But this is still a skill-centric exercise rather than product-centric one. I know that when I look for skilled help with a project, I need someone who can design my component or validate my process, not just an electrical engineer or a clinical manager. It may take a mix of people and skills to deliver on my specification, not an individual.
This is where I like the Mittelstand: small, often family-owned, enterprises which focus on doing one thing better than anyone else in the world (or, as Seth Godin phrases it, being the first, most natural people to call when faced with a particular problem). They gather craftsmen, professionals, and administrators who work together to deliver a focused, innovative, high value manufactured product or service.
The Mittelstand lie somewhere between freelance consultancy and angel-led entrepreneurship. They focus on leveraging the specific skills and networks that individual workers have, while selling a B2B product as a business. It seems to me that it may be a more tractable model of how someone could grow an undefined consultancy into a specialty business without taking on all of the distractions of creating and running a small corporation.
The Financial Times ran an analysis on these themes a month ago (A fix that functions: resilient German and Dutch Labor Markets) that I’ve been carrying with me and thinking about. As always, I’m not claiming that any single economy has all the answers. But in difficult times, governments and markets need to look for new ideas and alternative examples. A strategy to encourage formation of high-value, product driven Mittelstand, rather than entrepreneurial ventures, is worth exploring.
Sunday, August 28, 2011
I teach a MedTech course at the University of Cambridge each spring, partly to convey product insight and process tips, but also to inspire students to build a business around their ideas. “You can do this!” we exhort: Build a company, market a product, raise financing, and exit with a fortune.
Politicians are sounding the same themes. Obama, Perry, Romney have all given speeches advocating pro-growth policies that unleash entrepreneurship and create new jobs. In the UK, David Cameron pledged support for "the doers and grafters, the inventors and the entrepreneurs who get this economy going." The high-profile Startup America Partnership seeks to “maximize the success of America’s entrepreneurs – and maximize America’s competitiveness in an increasingly global world”; a similar Startup Britain is up and running. (No Startup Nederland yet…)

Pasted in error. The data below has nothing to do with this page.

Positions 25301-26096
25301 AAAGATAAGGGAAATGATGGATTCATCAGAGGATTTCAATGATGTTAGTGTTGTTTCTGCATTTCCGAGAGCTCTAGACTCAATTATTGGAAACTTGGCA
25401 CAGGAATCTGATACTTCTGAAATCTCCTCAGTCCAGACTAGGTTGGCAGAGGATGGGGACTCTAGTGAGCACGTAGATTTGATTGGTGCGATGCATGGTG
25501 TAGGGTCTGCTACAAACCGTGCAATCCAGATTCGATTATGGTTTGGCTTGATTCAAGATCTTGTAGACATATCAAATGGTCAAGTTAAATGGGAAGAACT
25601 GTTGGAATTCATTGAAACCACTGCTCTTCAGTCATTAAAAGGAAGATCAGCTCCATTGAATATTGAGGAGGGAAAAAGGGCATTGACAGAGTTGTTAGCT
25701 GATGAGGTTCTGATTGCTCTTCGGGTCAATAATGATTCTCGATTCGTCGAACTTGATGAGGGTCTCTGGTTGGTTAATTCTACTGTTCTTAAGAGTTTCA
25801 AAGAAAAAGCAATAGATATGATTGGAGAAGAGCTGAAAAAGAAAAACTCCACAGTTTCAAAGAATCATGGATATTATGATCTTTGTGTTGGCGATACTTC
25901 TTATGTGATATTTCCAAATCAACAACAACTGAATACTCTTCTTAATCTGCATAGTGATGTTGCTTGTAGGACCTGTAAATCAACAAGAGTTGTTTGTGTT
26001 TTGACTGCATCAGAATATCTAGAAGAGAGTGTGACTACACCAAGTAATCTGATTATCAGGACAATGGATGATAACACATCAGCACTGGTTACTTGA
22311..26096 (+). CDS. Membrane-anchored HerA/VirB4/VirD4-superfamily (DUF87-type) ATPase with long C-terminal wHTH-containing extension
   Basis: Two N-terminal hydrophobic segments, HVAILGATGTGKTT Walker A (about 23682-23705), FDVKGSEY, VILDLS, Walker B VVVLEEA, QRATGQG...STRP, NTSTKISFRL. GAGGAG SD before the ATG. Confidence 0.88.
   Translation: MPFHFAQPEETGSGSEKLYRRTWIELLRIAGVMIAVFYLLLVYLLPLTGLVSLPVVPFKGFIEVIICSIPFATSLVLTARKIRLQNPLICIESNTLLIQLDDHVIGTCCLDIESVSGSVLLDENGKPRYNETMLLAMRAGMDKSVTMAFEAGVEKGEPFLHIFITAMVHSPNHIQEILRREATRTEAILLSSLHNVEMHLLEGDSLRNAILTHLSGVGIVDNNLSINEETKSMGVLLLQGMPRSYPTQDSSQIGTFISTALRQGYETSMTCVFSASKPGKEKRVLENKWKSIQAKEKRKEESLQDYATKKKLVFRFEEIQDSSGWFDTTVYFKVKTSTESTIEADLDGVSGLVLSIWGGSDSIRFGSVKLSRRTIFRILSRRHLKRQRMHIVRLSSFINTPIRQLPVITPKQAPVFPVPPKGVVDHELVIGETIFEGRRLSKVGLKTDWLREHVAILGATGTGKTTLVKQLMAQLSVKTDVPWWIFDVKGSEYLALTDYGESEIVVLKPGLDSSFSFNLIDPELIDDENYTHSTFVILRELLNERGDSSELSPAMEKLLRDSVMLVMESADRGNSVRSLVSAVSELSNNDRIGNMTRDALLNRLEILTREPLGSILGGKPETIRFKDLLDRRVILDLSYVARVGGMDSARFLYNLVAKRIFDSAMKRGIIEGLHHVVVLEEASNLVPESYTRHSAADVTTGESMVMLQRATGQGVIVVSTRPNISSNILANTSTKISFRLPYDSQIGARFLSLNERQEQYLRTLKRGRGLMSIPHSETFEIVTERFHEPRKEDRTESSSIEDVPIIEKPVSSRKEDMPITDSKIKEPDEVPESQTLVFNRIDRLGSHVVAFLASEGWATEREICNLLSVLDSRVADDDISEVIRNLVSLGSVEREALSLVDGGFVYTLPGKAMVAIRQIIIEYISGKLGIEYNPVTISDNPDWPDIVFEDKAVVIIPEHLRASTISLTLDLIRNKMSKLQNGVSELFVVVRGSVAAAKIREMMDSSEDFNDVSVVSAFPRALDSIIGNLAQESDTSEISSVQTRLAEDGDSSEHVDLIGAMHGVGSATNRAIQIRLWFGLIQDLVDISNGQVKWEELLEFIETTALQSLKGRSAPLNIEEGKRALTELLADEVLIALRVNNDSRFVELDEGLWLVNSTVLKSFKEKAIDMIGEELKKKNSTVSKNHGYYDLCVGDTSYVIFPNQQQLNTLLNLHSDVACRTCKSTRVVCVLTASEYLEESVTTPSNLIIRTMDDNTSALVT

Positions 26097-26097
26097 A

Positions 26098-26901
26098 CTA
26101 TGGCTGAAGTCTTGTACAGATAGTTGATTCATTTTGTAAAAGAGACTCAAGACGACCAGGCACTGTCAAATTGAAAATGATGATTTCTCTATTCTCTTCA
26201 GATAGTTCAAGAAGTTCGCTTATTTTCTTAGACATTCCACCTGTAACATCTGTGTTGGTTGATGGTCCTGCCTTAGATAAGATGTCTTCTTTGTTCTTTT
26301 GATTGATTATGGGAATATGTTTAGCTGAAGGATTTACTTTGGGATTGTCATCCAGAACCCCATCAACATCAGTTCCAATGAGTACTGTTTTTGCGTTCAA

Their goal is to give people with ideas the encouragement, knowledge, tools, cash, and personal support that allow them to take the plunge. But I don’t think that friction stands in the way of many committed entrepreneurs.
Rather, I believe that most people just aren’t cut out for it.
Running a business is difficult – I feel like I spend most of my time on things that are off-center from creating an innovative product and marketing it to customers. I just spent three days (over the weekend) on finances, accounting, and VAT, collecting records and scanning receipts. I spent months pitching ideas to angels: bank financing was never an option. A press release is a major negotiation between lawyers, universities, and investors: I’d have guessed it took two days, we’re dragging into three weeks.
No matter how easy you try to make starting a business, it still takes all of these things, and more, to succeed. I know that starting a business later in life has given me advantages of seeing how things are done inside successful corporations: knowing the process, passing through the regulations, pitching a customer. I have networks of colleagues who bring skills and resources; I have experiences and presentation skills that reassure investors. I had a severance package that supported my first year and relationships that let me earn money consulting while the business found its legs.
I’m not surprised, then, that so few students take the plunge. Similarly, I understand why simple political moves to showcase role models,e xhort banks, and cut regulations fail to spur entrepreneurship. For most people, it’s just not a practical alternative, no matter how desirable it looks from the macro perspective.
But I think that there’s a good alternative…